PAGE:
neutral or not of general application must undergo the most rigorous of scrutiny.” Church of the
Lukumi Babalu Aye, Inc. v. City of Hialeah, 508 U.S. 520, 546 (1993).
98.

Gathering as one church in a single worship service is an essential component of

Plaintiff’s exercise of religion.
99.

Defendants prohibit in-person religious services of greater than 100 people, under

penalty of law, and have thus substantially burdened Plaintiff’s religious exercise.
100.

“[T]he minimum requirement of neutrality is that a law not discriminate on its

face.” Id. at 533.
101.

Defendants’ restrictions have specifically and explicitly targeted in-person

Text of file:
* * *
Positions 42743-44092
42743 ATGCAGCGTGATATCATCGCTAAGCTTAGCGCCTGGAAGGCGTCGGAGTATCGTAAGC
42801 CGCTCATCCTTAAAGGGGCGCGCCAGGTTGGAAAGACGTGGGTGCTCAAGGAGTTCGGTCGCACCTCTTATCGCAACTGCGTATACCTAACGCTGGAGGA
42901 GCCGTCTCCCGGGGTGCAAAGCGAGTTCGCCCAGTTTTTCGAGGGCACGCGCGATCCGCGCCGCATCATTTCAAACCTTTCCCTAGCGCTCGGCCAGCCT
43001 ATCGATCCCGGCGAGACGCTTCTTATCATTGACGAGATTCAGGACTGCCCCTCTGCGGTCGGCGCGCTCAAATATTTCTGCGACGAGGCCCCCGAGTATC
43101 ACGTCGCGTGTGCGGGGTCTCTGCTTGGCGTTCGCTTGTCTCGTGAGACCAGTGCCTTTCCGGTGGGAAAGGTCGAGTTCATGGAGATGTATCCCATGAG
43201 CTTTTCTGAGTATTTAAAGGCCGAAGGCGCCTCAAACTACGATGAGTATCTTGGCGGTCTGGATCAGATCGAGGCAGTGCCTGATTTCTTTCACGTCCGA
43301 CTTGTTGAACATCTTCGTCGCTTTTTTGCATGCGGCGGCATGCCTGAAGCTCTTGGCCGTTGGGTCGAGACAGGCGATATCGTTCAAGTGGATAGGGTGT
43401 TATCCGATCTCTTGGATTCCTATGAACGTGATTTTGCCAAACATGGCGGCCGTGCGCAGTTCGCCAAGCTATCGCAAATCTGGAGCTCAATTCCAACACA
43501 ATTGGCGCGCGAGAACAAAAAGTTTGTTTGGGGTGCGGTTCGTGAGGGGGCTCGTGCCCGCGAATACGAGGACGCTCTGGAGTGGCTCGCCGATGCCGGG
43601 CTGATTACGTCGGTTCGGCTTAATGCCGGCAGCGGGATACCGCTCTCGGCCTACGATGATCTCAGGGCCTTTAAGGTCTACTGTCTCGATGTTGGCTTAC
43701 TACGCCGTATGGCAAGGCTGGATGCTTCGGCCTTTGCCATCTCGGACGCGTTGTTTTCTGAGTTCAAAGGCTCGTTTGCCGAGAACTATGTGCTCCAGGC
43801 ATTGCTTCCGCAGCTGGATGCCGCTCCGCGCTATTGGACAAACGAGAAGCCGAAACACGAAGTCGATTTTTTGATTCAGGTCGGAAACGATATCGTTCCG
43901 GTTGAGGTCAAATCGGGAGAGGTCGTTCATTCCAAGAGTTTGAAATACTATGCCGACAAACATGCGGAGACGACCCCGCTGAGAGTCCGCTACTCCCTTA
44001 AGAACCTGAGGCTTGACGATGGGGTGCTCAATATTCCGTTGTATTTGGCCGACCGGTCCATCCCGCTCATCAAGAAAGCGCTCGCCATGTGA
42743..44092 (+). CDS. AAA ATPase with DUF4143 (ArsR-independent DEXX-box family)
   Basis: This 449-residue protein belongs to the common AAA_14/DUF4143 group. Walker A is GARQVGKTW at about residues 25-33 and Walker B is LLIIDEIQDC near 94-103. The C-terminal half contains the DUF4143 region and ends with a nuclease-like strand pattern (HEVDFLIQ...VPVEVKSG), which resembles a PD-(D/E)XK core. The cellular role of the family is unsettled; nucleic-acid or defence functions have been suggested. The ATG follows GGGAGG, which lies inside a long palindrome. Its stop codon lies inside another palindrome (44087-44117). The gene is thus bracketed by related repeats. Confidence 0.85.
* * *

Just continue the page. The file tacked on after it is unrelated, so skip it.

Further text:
religious gatherings and are thus not neutral on their face.
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102.

Relatedly, government action is not generally-applicable if its prohibitions

substantially under-include non-religiously motivated conduct that might endanger the same
governmental interest that the law is designed to protect. Id. at 542–46.
103.

Defendants’ prohibition of in-person church services in excess of 100 people is

not generally-applicable. There are numerous business organizations and other entities that
Defendants are not cracking down on where far more people come into closer contact with less
oversight. Moreover, Defendants systematically permit and endorse much larger gatherings,
numbering in the tens of thousands, for the purposes of mass protests.
104.

Laws and government actions that burden religious practice and are either not

neutral or not generally-applicable must satisfy a compelling governmental interest and be